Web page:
TekkaDon writes "According to computer and component manufacturers, Vista is not the hotcake that they were hoping for. Take Acer's president, Gianfranco Lanci, who has just said that 'PC makers are really not counting on Vista to drive high demands for the industry.' Or Samsung Electronics, who now says that DRAM demand has not matched anyone's predictions based on Vista's now failed projections, something that is being echoed by the industry as a whole. This seem to agree with Ars Technica article on the 20 million Vista copies sold as a 'huge success' by Microsoft, which can be accounted for by the natural growth of PC sales over the years."
An anonymous reader asks: "Like many readers, I find it necessary to leave my home PC running 24/7, for things like web or FTP servers, BitTorrent, or simply to make sure I don't miss any messages on IRC or my instant messaging client. It has been about 3 years since I built my current PC, and keeping it running all the time uses a lot of juice. With my next PC, I would like to do what I can to keep the power-consumption to a minimum, without sacrificing processing power or other features. What should I look for when choosing components for my PC, and what other ways are there to keep the power consumption down?"
An anonymous reader writes "Patrick McFarland, the well-known Free Software Magazine author, goes into great detail on CD/DVD media over at the Ad Terras Per Aspera site. McFarland covers the history of the media, from CDs through recordable DVDs, explaining the various formats and their strengths and drawbacks. The heart of the article is an essay on the DVD-R vs. DVD+R recording standards, leading to McFarland's recommendation for which media he buys for archival storage. Spoiler: it's Taiyo Yuden DVD+R all the way. From the article: 'Unlike pressed CDs/DVDs, burnt CDs/DVDs can eventually fade, due to five things that affect the quality of CD media: sealing method, reflective layer, organic dye makeup, where it was manufactured, and your storage practices (please keep all media out of direct sunlight, in a nice cool dry dark place, in acid-free plastic containers; this will triple the lifetime of any media).'"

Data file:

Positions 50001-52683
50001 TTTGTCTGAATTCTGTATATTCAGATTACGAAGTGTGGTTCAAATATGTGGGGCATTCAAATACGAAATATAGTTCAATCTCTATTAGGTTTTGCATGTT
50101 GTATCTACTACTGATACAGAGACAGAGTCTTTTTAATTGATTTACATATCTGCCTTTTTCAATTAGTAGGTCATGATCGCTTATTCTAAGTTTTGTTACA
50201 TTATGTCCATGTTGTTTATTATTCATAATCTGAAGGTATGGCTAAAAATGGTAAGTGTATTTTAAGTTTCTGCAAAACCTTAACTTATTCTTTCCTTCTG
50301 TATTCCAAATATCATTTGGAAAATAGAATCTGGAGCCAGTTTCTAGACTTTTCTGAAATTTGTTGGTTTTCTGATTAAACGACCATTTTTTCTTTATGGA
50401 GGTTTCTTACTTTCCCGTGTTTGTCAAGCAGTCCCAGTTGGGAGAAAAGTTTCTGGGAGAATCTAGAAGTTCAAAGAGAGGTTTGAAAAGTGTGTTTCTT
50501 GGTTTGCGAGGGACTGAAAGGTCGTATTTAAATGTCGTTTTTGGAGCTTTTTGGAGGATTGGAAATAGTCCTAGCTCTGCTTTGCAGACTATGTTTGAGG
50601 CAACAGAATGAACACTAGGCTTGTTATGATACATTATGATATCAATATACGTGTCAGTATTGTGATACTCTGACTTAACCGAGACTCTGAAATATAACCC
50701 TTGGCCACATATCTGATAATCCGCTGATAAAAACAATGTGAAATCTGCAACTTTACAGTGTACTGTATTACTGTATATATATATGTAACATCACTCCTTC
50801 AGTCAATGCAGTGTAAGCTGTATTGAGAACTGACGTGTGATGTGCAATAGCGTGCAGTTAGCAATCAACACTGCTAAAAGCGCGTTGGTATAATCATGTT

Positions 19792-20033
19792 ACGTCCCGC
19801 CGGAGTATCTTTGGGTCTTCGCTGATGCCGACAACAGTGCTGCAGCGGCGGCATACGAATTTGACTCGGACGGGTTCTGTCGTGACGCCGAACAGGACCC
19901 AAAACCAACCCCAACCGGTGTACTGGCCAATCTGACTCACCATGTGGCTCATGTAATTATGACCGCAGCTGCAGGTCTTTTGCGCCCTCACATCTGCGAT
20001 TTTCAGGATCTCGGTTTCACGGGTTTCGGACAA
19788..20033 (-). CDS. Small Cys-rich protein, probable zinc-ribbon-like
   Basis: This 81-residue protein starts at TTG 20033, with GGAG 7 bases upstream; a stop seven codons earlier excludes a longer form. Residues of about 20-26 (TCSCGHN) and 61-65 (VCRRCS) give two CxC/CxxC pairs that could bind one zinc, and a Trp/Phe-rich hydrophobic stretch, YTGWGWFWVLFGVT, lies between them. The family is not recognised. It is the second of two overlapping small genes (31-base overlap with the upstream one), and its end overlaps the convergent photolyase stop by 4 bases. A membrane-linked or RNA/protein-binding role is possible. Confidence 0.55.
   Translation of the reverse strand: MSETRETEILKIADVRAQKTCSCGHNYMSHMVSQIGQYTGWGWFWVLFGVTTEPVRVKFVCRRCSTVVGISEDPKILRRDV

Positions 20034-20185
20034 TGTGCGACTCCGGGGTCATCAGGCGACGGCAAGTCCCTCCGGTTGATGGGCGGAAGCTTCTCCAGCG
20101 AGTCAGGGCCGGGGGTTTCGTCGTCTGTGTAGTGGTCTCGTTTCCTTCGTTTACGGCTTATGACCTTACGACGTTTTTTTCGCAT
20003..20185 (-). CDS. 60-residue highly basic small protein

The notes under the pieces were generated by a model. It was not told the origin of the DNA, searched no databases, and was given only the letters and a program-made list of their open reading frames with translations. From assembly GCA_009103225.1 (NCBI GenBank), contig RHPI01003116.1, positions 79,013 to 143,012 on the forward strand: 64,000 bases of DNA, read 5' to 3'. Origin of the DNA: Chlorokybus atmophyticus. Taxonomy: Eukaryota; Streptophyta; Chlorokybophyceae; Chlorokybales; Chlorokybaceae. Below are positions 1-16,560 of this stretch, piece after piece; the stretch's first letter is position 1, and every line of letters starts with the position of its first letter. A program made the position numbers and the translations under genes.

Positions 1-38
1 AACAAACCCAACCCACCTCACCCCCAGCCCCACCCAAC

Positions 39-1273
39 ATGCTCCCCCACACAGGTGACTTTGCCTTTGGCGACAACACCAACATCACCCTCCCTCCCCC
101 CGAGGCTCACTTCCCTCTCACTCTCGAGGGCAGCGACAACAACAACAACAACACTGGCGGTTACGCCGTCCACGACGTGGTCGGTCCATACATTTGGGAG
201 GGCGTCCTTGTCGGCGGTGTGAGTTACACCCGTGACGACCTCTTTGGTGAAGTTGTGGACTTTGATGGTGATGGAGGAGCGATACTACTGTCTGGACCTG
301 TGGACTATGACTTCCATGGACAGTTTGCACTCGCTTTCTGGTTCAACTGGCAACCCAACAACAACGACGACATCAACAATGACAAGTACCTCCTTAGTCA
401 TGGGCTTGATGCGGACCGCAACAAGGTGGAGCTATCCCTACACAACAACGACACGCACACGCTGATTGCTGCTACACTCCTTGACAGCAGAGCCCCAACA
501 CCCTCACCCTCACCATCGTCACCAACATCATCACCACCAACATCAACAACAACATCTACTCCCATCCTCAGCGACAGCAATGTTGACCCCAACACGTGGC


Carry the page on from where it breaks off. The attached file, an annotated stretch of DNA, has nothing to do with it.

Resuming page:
MSNBC has up an article discussing the results of a Newsweek poll on faith and religion among members of the US populace. Given the straightforward question, 'Is evolution well-supported by evidence and widely accepted within the scientific community?', some 48% of Americans said 'No'. Furthermore, 34% of college graduates said they accept the Biblical story of creation as fact. An alarmingly high number of individuals responded that they believe the earth is only 10,000 years old, and that a deity created our species in its present form at the start of that period.
Thirdsin writes "CNN reports that images of lands devastated by Hurricane Katrina have been replaced on Google's map service with pre-Hurricane Katrina imagery. Now a subcommittee from The House Committee on Science and Technology has asked CEO Eric Schmidt for Google's motivation behind the imagery switch. '[Congressional subcommittee chair Brad] Miller asked Google to brief his staff by April 6 on who made the decision to replace the imagery with pre-Katrina images, and to disclose if Google was contacted by the city, the Federal Emergency Management Agency, the U.S. Geological Survey or any other government entity about changing the imagery. "To use older, pre-Katrina imagery when more recent images are available without some explanation as to why appears to be fundamentally dishonest," Miller said.' It is worth pointing out that images from Google Earth have not been changed."